A New Jersey boy battling leukemia hasn’t been to school since late January, but he has kept up with his classwork thanks to a robot that attends class for him, NJ.com reported.
Anthony Longo, 6, can’t be in class every day due to a demanding treatment schedule, but he communicates with classmates and participates in schoolwork remotely by navigating the VGo robot with an iPad he uses from home. The robot is outfitted with a screen and camera, so Anthony’s classmates can see him and he can see them.
"It helps motivate him because it's hard (being out of the classroom)," his kindergarten teacher at Clifton E. Lawrence School, Deb Puskas, told NJ.com. "He's been out of class since January. ... But he still feels connected."
Anthony was diagnosed with acute lymphoblastic leukemia (ALL) in January. His grandmother, Ilene Sargent, said she thought he was having trouble fighting strep throat so they took him to the doctor. Blood samples showed Anthony had leukemia.
Sargent told NJ.com there were “no words” to describe that moment but that she is grateful for everything Morristown Medical Center has done to help Anthony. In addition to the VGo, they supplied a stuffed money that sits in a rocking chair in Puskas’ classroom and symbolizes Anthony’s presence.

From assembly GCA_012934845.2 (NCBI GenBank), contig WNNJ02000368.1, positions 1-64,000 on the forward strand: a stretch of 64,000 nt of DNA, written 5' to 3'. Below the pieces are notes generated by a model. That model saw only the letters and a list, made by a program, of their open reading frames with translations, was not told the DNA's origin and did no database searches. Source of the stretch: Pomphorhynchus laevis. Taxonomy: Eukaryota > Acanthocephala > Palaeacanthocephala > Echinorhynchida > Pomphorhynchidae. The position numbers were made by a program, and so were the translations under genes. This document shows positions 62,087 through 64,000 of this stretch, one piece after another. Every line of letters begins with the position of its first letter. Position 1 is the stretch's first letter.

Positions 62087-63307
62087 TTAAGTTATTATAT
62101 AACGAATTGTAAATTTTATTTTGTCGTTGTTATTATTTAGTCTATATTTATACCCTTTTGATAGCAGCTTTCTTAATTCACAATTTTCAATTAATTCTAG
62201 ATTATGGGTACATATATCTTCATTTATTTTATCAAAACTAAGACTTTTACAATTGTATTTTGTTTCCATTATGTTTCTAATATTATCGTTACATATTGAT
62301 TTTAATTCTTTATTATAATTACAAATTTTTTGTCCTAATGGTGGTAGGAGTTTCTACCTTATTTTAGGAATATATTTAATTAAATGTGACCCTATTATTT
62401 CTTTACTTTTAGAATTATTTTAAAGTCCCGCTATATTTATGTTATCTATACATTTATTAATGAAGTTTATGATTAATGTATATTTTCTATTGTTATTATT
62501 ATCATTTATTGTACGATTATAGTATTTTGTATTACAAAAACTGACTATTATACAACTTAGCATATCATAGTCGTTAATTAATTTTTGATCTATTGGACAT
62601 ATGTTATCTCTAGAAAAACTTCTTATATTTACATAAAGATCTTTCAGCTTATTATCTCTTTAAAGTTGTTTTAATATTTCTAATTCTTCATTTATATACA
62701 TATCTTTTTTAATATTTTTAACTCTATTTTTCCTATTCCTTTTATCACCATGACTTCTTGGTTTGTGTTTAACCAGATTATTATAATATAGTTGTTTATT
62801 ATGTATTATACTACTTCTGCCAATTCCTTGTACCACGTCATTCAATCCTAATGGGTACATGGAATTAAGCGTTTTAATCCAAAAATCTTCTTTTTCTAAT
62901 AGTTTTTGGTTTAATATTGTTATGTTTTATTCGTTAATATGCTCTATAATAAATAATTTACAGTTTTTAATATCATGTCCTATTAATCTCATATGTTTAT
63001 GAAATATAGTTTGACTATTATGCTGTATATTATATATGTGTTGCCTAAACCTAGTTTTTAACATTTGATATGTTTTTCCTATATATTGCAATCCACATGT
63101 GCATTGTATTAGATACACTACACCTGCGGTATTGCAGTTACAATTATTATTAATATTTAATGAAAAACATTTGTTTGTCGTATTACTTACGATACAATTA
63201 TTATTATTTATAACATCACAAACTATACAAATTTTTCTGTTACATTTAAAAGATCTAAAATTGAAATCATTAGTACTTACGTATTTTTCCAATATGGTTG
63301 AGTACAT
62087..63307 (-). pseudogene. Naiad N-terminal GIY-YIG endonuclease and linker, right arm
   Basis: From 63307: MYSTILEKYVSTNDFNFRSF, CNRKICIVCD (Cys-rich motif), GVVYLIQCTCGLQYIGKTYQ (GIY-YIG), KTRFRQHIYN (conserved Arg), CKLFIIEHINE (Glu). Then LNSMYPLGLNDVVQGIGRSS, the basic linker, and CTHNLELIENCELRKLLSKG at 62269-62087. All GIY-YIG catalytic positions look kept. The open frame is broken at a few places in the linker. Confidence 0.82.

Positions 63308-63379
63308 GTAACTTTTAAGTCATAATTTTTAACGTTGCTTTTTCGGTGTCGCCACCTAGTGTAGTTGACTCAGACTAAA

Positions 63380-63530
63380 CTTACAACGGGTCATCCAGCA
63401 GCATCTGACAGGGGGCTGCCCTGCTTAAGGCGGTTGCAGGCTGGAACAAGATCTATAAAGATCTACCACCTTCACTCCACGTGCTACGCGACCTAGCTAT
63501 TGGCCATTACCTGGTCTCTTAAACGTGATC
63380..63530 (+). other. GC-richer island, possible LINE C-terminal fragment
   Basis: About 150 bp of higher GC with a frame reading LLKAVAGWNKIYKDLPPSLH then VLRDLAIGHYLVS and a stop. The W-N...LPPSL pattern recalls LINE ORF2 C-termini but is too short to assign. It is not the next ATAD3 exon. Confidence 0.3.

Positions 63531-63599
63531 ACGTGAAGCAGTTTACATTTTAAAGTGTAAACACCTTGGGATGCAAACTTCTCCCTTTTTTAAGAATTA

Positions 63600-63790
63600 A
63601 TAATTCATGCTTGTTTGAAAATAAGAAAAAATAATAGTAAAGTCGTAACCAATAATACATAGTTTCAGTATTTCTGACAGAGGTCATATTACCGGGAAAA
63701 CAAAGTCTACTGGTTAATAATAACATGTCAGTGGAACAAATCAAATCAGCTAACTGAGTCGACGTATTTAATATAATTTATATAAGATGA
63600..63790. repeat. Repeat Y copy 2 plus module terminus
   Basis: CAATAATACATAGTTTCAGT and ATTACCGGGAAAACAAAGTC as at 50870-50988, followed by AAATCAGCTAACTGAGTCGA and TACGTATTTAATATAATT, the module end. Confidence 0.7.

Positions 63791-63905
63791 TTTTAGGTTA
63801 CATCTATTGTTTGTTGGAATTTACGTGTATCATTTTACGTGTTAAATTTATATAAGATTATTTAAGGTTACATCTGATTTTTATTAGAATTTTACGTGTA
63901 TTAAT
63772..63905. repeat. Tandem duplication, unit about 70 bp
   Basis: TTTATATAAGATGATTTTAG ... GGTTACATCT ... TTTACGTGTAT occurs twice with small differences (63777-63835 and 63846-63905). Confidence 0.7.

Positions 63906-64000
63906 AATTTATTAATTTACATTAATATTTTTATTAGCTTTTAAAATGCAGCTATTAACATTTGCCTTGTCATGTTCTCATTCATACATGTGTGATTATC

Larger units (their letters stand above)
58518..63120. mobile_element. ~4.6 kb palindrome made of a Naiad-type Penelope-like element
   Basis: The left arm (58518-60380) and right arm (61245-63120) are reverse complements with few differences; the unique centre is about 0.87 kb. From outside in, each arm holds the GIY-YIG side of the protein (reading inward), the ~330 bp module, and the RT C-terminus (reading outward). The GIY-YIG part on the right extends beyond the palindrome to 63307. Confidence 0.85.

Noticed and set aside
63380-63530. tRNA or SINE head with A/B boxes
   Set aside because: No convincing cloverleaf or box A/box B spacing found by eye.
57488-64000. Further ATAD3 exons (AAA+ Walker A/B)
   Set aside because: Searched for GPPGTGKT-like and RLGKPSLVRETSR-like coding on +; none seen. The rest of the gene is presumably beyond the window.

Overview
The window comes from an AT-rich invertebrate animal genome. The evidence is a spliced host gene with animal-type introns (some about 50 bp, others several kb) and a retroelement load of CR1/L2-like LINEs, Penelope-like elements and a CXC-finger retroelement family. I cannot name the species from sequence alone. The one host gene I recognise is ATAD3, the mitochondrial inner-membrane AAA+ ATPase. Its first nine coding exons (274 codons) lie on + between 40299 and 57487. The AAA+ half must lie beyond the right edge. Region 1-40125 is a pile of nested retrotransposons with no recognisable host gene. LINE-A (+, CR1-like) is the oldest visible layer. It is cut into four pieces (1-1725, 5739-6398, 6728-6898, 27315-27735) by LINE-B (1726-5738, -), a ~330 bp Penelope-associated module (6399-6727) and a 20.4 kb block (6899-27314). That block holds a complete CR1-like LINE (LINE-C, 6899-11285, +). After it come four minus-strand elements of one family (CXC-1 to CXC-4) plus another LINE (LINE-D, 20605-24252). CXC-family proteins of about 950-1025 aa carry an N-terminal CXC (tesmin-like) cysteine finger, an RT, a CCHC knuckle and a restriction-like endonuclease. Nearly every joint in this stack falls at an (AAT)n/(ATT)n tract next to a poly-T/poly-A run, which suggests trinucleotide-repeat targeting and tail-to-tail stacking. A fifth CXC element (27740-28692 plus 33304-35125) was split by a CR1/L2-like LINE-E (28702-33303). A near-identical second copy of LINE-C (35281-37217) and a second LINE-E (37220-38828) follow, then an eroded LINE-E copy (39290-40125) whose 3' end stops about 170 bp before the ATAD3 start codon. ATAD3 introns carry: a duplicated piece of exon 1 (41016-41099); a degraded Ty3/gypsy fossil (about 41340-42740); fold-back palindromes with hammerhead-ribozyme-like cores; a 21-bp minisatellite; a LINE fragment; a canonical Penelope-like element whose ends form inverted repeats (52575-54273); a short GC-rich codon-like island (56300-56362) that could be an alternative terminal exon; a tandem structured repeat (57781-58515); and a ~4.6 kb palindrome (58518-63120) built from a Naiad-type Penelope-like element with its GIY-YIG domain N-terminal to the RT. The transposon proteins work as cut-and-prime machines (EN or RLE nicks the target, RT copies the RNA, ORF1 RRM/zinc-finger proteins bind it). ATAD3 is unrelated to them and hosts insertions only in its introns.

Puskas visits Anthony for in-person instruction five days a week and learned the robotic technology shortly after Anthony’s diagnosis.
“He was six weeks behind, and now he’s almost caught up to where the kids are in the classroom,” Sargent told the news website.
Joann Spera, educational liason for the Valerie Fund Children’s Center, which is supplying Anthony with the VGo, said Anthony is the fifth student actively using the technology and so far the youngest.
Anthony is headed into his 15th week of a 19-week treatment cycle, but he will miss class every now and then as he’ll need further treatment sporadically over the next two and a half years.
"[Anthony’s classmates] love him being there and they love to include him," Puskas said.